Design Patterns 3: The MVC Pattern

August 15, 2018

Learning

One of the most common patterns in software design is called the MVC Pattern(Model - View - Controller). This pattern (and its many variations) exist across a wide spectrum of programming languages and frameworks. The goal of the MVC pattern is to provide a separation of concerns between different parts of an application.


“Maintaining a separation of concerns means that each part of an application should be concerned with only its own area of responsibility.”


One of the easiest ways to conceptualize the MVC pattern is to think about a web app that is comprised of three parts: a database for storing information, client side code that renders a view, and a server that handles communication between the two. Each of these parts should handle their own responsibility well. In this example, the model doesn’t need to know anything about the view; it is only concerned with the data. The view doesn’t edit the data; its only concern is rendering the data in a way the user can understand.

Here is a very basic example of an MVC pattern in vanilla javascript:

const model = {
  groceryList: []
}

const view = {
  readList: function(list){
    console.log(`Here is your ${list}`)
   model[list].forEach(item => console.log(item))
  }
}

const controller = {
remove: function(itemName, list) {
    model[list] = model[list].filter(
      name => name !== itemName
      )},
  add: function(itemName, list) {
    model[list].push(itemName)
  }
}


controller.add('apples', 'groceryList');
controller.add('milk', 'groceryList');
controller.add('eggs', 'groceryList');
view.readList('groceryList'); 
// here is your groceryList:
// apples
// eggs
// milk


controller.remove('eggs', 'groceryList');
view.readList('groceryList');
// here is your groceryList:
// apples
// milk

Let’s take a closer look at each part of our application:

1. The Model

const model = {
  groceryList: []
}

In this case, all the model does is hold data. In an actual application the model would certainly be more complicated than this, but the same idea remains - the model doesn’t know, and doesn’t care, about how the data is displayed. There could be one view or a thousand views; the model operates independent of them.

2. The Controller

const controller = {
remove: function(itemName, list) {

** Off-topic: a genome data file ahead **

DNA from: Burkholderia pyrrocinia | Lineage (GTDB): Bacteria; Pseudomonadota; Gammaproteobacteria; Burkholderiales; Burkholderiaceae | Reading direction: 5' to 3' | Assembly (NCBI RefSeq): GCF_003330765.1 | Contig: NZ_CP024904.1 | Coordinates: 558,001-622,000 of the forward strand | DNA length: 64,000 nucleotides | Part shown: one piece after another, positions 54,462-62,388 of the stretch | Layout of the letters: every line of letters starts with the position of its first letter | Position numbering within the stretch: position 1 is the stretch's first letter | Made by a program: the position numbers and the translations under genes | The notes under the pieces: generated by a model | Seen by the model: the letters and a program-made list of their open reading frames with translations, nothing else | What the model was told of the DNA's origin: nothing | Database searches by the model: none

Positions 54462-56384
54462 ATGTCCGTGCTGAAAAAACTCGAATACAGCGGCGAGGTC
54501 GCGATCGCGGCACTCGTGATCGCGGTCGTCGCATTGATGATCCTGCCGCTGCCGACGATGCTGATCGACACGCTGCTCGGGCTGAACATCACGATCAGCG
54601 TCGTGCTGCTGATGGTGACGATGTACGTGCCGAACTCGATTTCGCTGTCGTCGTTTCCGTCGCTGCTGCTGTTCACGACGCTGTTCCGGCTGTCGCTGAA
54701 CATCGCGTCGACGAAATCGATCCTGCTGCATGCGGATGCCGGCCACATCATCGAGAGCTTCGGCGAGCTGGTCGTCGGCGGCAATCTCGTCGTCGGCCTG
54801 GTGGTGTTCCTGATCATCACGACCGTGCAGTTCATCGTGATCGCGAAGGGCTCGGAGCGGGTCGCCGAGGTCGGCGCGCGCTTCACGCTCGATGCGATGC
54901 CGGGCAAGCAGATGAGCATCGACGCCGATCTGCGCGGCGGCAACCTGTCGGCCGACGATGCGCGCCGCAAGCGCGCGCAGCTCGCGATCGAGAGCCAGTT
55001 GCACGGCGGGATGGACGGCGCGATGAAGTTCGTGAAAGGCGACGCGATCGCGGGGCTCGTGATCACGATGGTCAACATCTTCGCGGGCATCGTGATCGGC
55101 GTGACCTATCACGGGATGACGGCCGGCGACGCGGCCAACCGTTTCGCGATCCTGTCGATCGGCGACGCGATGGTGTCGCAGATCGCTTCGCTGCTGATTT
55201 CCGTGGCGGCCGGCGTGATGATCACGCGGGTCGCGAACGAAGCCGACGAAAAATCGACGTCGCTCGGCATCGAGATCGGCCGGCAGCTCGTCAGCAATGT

model[list] = model[list].filter(
      name => name !== itemName
      )},
  add: function(itemName, list) {
    model[list].push(itemName)
  }
}

The controller in our application takes user input and alters the data in the model. It is not in charge of rendering the view; it just tells the model to change based on user input. Our controller here has two functions: remove which removes the item(first argument) from the desired list(second argument) and add which adds the item(first argument) to the specified list(second argument).

3. The View

const view = {
  readList: function(list){
    console.log(`Here is your ${list}`)
   model[list].forEach(item => console.log(item))
  }

Our view doesn’t keep track of the data or perform any operations on the data; it simply takes care of rendering it in a way the user can understand. In this case the view’s only function is readList, which console.logs a heading with the list name, then console.logs each item on the list.

Should the view read directly from the model or access the model through the controller? In a more complex application it would probably be better for the view to access the model through the controller (thus giving us the ability to do things like changing out different models), but it’s also a valid application of the MVC pattern for the view to read directly from the model; it just can’t perform any operations on the model.

Many variations on MVC exist across different software ecosystems; these include MVP and MVVM, as well as a number of other, more nuanced variations. As applications perform complex operations like network calls and data transformations it becomes difficult to fit everything neatly inside just three areas; as such it is more productive to take the basic concept behind MVC - namely, a deliberate separation of concerns - and apply it to your application architecture.


John D Potts

John D Potts

Web developer and speaker in Charlotte, NC.